2007: the year Renault went product crazy
The new Twingo is the beginning of the most ambitious model offensive in the history of Renault. The future product strategy of the biggest French car maker is based on three core elements: a more homogenous and less polarising design; additional bodystyles in all segments; and more cost-saving cooperation projects with Nissan and Samsung. In the five remaining months of 2007, La Regie will launch no fewer than five new cars. In addition to the Mk3 Laguna and its Grandtour estate spin-off, we are going to see the replacement for the Kangoo (in three- and five-door form), the Clio Grandtour derived from this year’s Geneva show car, and the long-wheelbase Grand Modus with more space for rear-seat passengers and luggage. As well as broadening the range, Renault’s Napoleon – Carlos Ghosn – has ordered a major quality offensive to improve customer satisfaction and cut warranty bills.
Will 2008 be just as busy?
Nearly. Renault plans to make the most of its investment in F1. To make hay while its (mediocre) track success lasts, its hot hatchback family will grow with an RS version of the Twingo (above) powered by a 150bhp turbocharged 1.4. But the biggest splash in 2008 is of course the next Megane, which loses its controversial bottom in favour of a less controversial style. Four different versions are slated: three- and five-door hatchbacks, a sleek glass-roof coupe out in early 2009, and the practical Grandtour station wagon expected later the same year. What about today’s saloon and coupe-convertible? They may well be heading for extinction, as today’s models have sold like yesterday’s leftover stale cake. There is a however a good chance that Renault will re-enter the drop-top segment in late 2008 with a Clio CC. According to the Neuilly grapevine, this model uses a revolving single-piece hardtop similar to that of the Ferrari 575 Superamerica. Developed by Fioravanti, the conversion will be carried out by Webasto, we hear.
And what about the bigger Renaults?
Another important 2008 arrival is the Koleos crossover (above). Codeveloped with and produced in Korea by Samsung, this is Renault’s first SUV. Samsung is also the partner of choice for the follow-up to the slow-selling Vel Satis exec oddball. Never a company to shy away from bold products (remember the Avantime?), Renault is teaming up with one of its inhouse partners to make a stronger business case this time. Instead of joining forces with Infiniti and opting for a high-end mix of rear-wheel drive and thirsty V6/V8 engines, Monsieur Ghosn has plumped for the cheaper Korean option with a five-door front-wheel-drive hatchback powered by V6 diesel and petrol engines; these engines will also appear in the Laguna, Koleos, next Espace and the sporty Egeus conceived together with Nissan but using Laguna componentry. The Laguna range will be expanded, too. To add some gloss to the sensible Laguna, a coupe version is planned for late 2008 or early 2009 to steal attention away from the new Mondeo and Vectra.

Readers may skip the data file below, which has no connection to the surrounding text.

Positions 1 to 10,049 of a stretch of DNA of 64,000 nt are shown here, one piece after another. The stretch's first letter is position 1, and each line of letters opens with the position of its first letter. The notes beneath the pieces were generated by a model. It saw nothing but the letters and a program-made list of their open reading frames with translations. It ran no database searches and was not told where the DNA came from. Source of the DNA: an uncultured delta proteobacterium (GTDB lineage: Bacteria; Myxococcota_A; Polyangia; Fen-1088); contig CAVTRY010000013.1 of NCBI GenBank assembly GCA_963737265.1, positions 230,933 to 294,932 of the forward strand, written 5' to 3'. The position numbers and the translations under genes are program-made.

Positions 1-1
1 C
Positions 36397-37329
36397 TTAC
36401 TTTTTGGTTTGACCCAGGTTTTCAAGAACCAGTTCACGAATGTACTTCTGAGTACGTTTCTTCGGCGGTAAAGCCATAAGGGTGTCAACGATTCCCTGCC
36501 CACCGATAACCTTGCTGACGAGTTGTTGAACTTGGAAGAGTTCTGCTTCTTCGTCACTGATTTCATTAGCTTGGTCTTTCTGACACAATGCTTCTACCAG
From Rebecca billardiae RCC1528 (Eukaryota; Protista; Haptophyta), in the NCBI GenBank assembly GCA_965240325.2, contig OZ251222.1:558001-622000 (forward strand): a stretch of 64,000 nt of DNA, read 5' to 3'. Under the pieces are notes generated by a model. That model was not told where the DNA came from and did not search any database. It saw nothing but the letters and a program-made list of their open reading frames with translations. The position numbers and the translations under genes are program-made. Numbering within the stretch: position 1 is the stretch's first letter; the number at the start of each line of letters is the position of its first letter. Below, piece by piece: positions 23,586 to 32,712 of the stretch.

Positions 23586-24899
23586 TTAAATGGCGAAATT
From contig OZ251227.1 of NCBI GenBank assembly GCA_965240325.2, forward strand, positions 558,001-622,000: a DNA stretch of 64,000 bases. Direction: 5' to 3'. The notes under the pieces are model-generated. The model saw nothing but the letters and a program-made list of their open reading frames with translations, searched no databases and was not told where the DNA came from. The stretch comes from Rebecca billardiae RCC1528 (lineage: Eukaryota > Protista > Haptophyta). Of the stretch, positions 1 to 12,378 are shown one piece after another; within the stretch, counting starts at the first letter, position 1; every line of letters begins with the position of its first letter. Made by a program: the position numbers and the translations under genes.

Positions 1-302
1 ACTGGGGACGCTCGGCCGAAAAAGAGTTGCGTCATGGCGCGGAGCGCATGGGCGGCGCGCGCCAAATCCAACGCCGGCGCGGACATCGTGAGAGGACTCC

What’s Renault’s plan for MPVs? They love MPVs!
Renault was indeed one of the founding members of the MPV genre and it isn’t standing still. The fourth-generation Espace/Grand Espace is due in 2009 and will continue the familiar theme, whereas the radical new Egeus (above) is due in 2010 as a new take on the breed. It’ll try to be four cars in one: SUV, minivan, estate and coupe. This leaves only the Scenic/Grand Scenic to be replaced, a move which is likely to happen in autumn 2009 and spring 2010 respectively. Although this rundown proves that Renault is about to plug a few yawning gaps in its portfolio, we are still waiting for a proper sports car (a reborn Alpine?), a credible up-market effort and for an emotional soft-top. But Msr Ghosn knows he must get the bread-and-butter cars right before he can go for such luxuries.